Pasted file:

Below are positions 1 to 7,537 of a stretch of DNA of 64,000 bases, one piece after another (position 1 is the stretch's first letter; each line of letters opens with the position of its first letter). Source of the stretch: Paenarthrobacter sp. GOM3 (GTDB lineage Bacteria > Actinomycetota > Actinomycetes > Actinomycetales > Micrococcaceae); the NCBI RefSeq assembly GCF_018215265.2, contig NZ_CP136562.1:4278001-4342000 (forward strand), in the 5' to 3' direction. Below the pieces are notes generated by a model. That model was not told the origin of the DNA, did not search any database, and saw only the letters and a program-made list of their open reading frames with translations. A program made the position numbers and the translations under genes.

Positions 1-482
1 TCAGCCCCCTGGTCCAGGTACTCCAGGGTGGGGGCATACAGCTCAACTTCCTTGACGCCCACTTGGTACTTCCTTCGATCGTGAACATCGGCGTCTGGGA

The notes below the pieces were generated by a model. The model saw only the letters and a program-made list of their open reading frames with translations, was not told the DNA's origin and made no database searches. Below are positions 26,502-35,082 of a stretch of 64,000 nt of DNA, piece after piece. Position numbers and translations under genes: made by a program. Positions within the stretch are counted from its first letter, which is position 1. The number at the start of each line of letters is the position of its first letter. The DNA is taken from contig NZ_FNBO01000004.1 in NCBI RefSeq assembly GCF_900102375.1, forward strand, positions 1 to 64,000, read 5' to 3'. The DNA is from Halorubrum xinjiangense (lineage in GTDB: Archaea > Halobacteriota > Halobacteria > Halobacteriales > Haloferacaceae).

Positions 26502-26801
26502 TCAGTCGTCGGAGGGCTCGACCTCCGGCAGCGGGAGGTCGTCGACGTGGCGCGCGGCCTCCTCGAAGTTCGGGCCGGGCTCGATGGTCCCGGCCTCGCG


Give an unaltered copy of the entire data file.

Below are positions 1 to 7,537 of a stretch of DNA of 64,000 bases, one piece after another (position 1 is the stretch's first letter; each line of letters opens with the position of its first letter). Source of the stretch: Paenarthrobacter sp. GOM3 (GTDB lineage Bacteria > Actinomycetota > Actinomycetes > Actinomycetales > Micrococcaceae); the NCBI RefSeq assembly GCF_018215265.2, contig NZ_CP136562.1:4278001-4342000 (forward strand), in the 5' to 3' direction. Below the pieces are notes generated by a model. That model was not told the origin of the DNA, did not search any database, and saw only the letters and a program-made list of their open reading frames with translations. A program made the position numbers and the translations under genes.

Positions 1-482
1 TCAGCCCCCTGGTCCAGGTACTCCAGGGTGGGGGCATACAGCTCAACTTCCTTGACGCCCACTTGGTACTTCCTTCGATCGTGAACATCGGCGTCTGGGA

The notes below the pieces were generated by a model. The model saw only the letters and a program-made list of their open reading frames with translations, was not told the DNA's origin and made no database searches. Below are positions 26,502-35,082 of a stretch of 64,000 nt of DNA, piece after piece. Position numbers and translations under genes: made by a program. Positions within the stretch are counted from its first letter, which is position 1. The number at the start of each line of letters is the position of its first letter. The DNA is taken from contig NZ_FNBO01000004.1 in NCBI RefSeq assembly GCF_900102375.1, forward strand, positions 1 to 64,000, read 5' to 3'. The DNA is from Halorubrum xinjiangense (lineage in GTDB: Archaea > Halobacteriota > Halobacteria > Halobacteriales > Haloferacaceae).

Positions 26502-26801
26502 TCAGTCGTCGGAGGGCTCGACCTCCGGCAGCGGGAGGTCGTCGACGTGGCGCGCGGCCTCCTCGAAGTTCGGGCCGGGCTCGATGGTCCCGGCCTCGCG